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Q: bending strength of 1" x 2" rectangular steel tubing ( Answered ,   0 Comments )
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 Subject: bending strength of 1" x 2" rectangular steel tubing Category: Science > Physics Asked by: km2000-ga List Price: \$5.00 Posted: 15 Nov 2005 17:29 PST Expires: 15 Dec 2005 17:29 PST Question ID: 593504
 ```Visualize with me if you will... I am making a nice long workbench for a video editing suite. The bench is to be 9 feet long x three feet wide, with a shelf above it 9 feet long x 2 feet wide. Both must be able to support about 300 pounds at the center of the span. I would prefer to do this in a single (9 foot) span per shelf. I think using two lengths of 11 or 14 guage 1" x 2" rectangular steel tubing across each span would be more than enough. I have a conference table with similar reinforcement. I don't know how to calculate the bending strength of my materials. Would 14 guage (.083") 1' x 2" be strong enough? Will 11 guage (.120") be stong enough? I would prefer the "center sag" to be less than 1/4".```
 ```Hello km2000, what you have is a Simple Beam with a concentrated load at the center. We will assume that the weight of your shelf material is negligible. The formula for deflection is: D = P x l^3 / 48EI Where P is the load in pounds. In your case since you have 2 pieces of tubing they share the load equally. So, P = 300/2 or 150# l = 9 feet or 108 inches E is a constant for steel = 30,000,000 psi I is the moment of inertia of the rectangular tubing. From this table: http://www.alliedtube.com/pdf/section.pdf I = .2379 inches^4 for 1 x 2 x 14 Ga. tube Plugging in the numbers we get: D = 150 x (108)^3 / 48 (30,000,000)(.2379) = 0.55 inches Since this over twice the deflection you want we have to find a tube with I = .55/.25 x .2379 = .523 Going to .120 wall will not get enough increase in I to achieve the 1/4 inch deflection. I see that there is not a 1 x 2 x .120 wall tube listed in the chart, but it would be approximately equal to (.120/.083).2379 or .34 . Looking in the chart 1 1/2 x 2 1/2 x 14 Ga. has an I of 0.5397 which would give you what you are wanting. D = 150 x (108)^3 / 48 (30,000,000)(.5397) = 0.24 inches If you want a little safety factor, you could go slightly heavier wall thickness. If there is anything about this that you don't understand, please ask for a clarification. Good luck, Redhoss```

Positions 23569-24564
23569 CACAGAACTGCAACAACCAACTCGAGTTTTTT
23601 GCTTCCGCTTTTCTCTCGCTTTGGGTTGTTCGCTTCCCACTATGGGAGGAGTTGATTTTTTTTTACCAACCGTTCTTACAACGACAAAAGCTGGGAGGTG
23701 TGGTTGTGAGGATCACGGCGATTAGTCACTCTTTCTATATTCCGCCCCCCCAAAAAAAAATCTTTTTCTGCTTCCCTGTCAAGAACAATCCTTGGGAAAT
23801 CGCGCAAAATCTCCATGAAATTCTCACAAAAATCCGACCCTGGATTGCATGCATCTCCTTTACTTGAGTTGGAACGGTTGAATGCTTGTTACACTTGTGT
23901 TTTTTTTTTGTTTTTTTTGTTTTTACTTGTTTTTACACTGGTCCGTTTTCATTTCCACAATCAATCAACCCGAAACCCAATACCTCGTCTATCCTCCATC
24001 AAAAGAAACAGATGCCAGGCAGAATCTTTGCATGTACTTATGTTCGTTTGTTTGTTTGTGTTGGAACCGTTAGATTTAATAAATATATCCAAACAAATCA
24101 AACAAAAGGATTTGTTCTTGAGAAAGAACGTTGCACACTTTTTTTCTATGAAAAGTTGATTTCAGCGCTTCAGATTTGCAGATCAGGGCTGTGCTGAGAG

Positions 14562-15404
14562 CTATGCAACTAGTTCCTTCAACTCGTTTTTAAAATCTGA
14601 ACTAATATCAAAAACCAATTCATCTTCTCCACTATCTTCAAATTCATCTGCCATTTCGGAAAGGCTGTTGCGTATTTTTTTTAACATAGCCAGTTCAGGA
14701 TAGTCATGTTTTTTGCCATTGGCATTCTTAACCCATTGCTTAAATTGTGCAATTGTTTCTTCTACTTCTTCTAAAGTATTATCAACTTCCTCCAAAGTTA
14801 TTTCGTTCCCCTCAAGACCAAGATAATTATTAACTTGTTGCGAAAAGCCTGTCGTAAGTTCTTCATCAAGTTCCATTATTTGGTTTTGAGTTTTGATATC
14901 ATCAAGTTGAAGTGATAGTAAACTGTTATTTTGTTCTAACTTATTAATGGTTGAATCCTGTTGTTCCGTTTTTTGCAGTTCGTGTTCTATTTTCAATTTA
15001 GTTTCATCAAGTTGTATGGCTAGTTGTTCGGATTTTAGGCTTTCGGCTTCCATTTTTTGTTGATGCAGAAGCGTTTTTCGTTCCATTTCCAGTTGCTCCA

km2000-ga rated this answer: ```Well redhoss, you have provoded me with EXACTLY what I need to know, in EXACTLY the terms I need to know it in. Thank you.```